The ghost in the mirror drags my flesh outside, and so all the invisibility from my body can occupy the other bodies I see. Man is a mirror for Man.
Merleau-Ponty in 'Eye and Mind' (1964)
Genuine and without compromise, Panthea Rahmani has been asserting herself through her own representation in monumental paintings which express the absolute search for a revealed identity. Her series of self-portraits gathered under the title Exposed (2008) uncover an introspective stance, which seems to defy the cultural, religious or social problems enhanced by part of the Middle East art scene. Neither mosque nor chador for the Iranian artist who illustrates a much more personal will for expression.
Panthea Rahmani works for extensive lengths of time from photographs of herself to produce a painting, almost in a performative manner, in which she completely surrenders herself. Every detail of her body, every muscle, every vein, is represented here in a chromatic pallet going from black to white. The artist meticulously proceeds with a brush, in tiny touches of ink and gesso, drawing an intense expressivity that reveals the very essence of her personality.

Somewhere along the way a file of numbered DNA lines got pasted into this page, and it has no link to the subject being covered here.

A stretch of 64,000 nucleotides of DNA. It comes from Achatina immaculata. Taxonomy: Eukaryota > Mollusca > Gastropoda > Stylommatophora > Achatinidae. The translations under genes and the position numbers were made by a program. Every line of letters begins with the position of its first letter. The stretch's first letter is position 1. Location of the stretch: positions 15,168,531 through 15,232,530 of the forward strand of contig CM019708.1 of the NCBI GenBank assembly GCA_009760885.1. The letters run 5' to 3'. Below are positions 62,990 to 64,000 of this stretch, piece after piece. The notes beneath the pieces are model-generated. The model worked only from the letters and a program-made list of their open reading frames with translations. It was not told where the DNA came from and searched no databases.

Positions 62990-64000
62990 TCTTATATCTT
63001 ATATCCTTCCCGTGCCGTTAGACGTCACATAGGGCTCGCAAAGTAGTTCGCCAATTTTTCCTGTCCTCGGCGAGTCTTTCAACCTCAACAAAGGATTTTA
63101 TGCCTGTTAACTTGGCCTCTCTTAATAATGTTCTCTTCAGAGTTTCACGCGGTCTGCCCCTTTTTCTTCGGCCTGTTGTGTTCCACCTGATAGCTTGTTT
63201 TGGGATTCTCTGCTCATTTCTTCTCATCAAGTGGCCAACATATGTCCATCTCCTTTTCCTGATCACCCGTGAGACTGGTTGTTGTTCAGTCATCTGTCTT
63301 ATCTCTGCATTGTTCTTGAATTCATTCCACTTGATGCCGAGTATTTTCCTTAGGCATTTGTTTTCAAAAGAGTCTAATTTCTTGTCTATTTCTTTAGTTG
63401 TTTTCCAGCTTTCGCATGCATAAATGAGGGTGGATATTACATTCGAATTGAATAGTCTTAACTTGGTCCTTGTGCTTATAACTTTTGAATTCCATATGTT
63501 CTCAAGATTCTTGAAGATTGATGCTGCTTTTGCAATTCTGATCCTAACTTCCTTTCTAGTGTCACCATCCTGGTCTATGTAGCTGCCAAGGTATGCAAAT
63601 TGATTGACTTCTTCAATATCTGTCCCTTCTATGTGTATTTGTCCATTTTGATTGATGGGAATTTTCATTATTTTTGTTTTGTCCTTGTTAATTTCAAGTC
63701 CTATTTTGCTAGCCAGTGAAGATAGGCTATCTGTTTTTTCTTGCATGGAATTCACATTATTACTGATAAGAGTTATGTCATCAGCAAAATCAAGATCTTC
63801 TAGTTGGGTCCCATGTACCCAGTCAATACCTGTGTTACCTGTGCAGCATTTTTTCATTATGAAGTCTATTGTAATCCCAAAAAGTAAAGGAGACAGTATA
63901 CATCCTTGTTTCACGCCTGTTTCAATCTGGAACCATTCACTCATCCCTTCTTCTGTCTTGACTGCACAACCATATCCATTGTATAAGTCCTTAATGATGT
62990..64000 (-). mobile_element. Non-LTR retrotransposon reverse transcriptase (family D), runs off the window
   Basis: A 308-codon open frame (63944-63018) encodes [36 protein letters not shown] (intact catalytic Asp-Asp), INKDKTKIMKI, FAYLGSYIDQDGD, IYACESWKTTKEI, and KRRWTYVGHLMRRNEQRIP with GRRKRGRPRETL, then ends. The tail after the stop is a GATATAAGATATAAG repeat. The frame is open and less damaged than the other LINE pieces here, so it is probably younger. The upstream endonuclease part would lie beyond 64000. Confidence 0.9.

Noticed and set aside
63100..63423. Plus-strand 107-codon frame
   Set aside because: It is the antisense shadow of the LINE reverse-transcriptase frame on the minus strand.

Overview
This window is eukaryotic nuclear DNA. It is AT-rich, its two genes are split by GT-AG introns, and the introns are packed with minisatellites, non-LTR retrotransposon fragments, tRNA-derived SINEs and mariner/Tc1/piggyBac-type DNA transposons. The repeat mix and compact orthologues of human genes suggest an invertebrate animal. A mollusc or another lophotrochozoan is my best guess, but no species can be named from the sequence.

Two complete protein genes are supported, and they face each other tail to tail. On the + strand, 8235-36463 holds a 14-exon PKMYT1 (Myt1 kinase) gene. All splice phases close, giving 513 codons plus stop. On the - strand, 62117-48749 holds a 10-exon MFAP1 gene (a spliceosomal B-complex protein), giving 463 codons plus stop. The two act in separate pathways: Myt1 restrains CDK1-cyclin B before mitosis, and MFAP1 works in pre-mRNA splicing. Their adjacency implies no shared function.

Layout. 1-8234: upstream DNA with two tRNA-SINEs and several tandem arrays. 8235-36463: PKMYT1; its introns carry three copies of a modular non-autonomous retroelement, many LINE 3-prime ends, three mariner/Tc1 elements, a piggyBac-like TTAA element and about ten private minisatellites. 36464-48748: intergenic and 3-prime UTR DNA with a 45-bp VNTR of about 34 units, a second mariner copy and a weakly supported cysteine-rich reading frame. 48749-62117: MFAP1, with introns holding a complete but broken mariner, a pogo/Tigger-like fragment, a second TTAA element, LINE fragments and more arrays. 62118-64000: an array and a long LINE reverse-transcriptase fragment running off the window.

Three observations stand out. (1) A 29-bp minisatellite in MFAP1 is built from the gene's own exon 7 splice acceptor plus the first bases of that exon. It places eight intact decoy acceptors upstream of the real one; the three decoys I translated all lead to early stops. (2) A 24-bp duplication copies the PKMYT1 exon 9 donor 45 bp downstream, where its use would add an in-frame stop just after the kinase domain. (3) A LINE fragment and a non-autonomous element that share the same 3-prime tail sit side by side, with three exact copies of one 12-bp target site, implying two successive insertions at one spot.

Her self-portrait with mirror is an unsettling symbol of this expressivity. It introduces an indecipherable ambiguity, leading to question the gaze of the artist on the public looking at her. Who is looking at who? The artist seems to challenge the unknown onlooker, dragging them into an inner journey to discover their own image within the otherness.
Translated by Valérie Vivancos